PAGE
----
14 Nov

Are bricks-and-mortar stores the next step for online retail?


By Alice Hodgson, Insight Manager


I think we can all agree that online shopping has never been easier or more accessible. But despite the booming capabilities of ecommerce, consumers are still demanding the experiences that are only offered in physical stores which online shopping simply can’t facilitate.


Consumers now have the power to browse, compare prices, and order from thousands of retailers competing for their attention through online channels. You can even do it in the comfort of your own home, still in a dressing down and slippers (I agree…it’s a nightmare to save any money when there are so many options out there). However, a new survey by Omnico titled ‘Retail Gap Barometer’ revealed that 71% of consumers are still frustrated by online shopping and 72% of 1,215 UK consumers surveyed feel that UK online retail still needs more speed and convenience. Today, physical retail locations need to step up to the plate and be the knight in shining armour for these frustrated customers.


Despite all the chatter about ecommerce putting bricks and mortar out of business, it’s the online-merchants that are struggling to go solely online, as legacy retailers such as Missguided have decided to grab a slice of the bricks and mortar store pie.


In addition, while many younger consumers are opting to spend their free time online, it is reported that this demographic actually prefers in-store to digital shopping. In fact, according to a report in 2016 by CBRE, most global millennials (70%) prefer bricks and mortar retail stores.


Our ‘BFG’ Amazon has made a significantly big push into physical retail, specifically by its whopping $13.7bn purchase of Whole Foods, which is aimed to significantly increase the efficiency of its online model, and reach an even bigger audience. Other firms with large digital presences, such Microsoft, have also moved into physical stores.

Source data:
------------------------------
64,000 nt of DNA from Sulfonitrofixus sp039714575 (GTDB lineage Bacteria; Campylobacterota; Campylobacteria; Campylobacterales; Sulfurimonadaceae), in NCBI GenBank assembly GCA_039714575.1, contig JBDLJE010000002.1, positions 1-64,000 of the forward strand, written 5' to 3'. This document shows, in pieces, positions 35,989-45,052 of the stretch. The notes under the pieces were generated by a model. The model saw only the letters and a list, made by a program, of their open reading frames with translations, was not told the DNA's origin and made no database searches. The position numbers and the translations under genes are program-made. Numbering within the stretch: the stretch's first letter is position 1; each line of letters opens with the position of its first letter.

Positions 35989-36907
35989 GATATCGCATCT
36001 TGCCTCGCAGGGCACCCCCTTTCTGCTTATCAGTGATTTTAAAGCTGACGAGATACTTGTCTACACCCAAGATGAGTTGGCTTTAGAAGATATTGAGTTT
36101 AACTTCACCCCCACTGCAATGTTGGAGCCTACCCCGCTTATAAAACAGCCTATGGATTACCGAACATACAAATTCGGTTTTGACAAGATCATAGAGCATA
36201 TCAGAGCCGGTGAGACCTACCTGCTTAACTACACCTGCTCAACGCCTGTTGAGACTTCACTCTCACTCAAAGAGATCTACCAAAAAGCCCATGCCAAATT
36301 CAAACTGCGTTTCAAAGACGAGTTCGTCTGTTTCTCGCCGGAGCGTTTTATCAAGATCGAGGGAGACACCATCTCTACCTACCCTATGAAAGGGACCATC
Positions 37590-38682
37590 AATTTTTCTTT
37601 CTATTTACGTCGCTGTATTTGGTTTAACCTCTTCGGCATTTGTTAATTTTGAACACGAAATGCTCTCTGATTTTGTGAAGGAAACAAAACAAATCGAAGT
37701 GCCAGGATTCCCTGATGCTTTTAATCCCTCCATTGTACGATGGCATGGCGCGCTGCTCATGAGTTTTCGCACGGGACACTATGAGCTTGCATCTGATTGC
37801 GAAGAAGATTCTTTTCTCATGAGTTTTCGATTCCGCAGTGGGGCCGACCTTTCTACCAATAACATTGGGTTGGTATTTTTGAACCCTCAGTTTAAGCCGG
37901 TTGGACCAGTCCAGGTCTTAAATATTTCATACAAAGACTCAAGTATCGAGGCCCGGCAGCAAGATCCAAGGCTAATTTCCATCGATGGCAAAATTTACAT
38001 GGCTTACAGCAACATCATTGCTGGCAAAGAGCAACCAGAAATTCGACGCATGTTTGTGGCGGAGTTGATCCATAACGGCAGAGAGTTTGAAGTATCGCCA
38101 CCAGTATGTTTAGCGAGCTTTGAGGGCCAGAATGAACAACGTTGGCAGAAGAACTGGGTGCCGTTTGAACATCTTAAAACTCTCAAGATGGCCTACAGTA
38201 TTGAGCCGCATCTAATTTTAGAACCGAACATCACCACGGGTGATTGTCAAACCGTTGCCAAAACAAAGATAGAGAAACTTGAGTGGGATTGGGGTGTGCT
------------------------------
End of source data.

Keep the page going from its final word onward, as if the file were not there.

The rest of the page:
Let’s take Apple stores as another example. The stores are not only designed to drive transactions, but everything else that can’t be done online, such as build relationships, offer services, solve problems, and ultimately upsell (they even have trees in its store in Regent Street for goodness sake!)


Other retailers are also taking advantage of the shifting demands of retail to experiment with pop-up shops, which can be used to test new concepts or to provide a larger footprint during key time periods. Birchbox has recently announced its first standalone pop-up store in the UK, after its success online.


This trend is also being driven by a desire to tap into the rising experience economy, where people are choosing to buy experiences over products. There’s no denying that ecommerce is extremely convenient. However, customers are still looking for surprise and spontaneity in their shopping experience, which will inevitably be achieved in the physical environment.


While most of the top retailers boast about its ecommerce options, stores are still the sensible next step in helping push their online channels in front of consumers. Therefore, the convergence of the physical and digital worlds, termed ‘phygital’, is said to be the future of retail.

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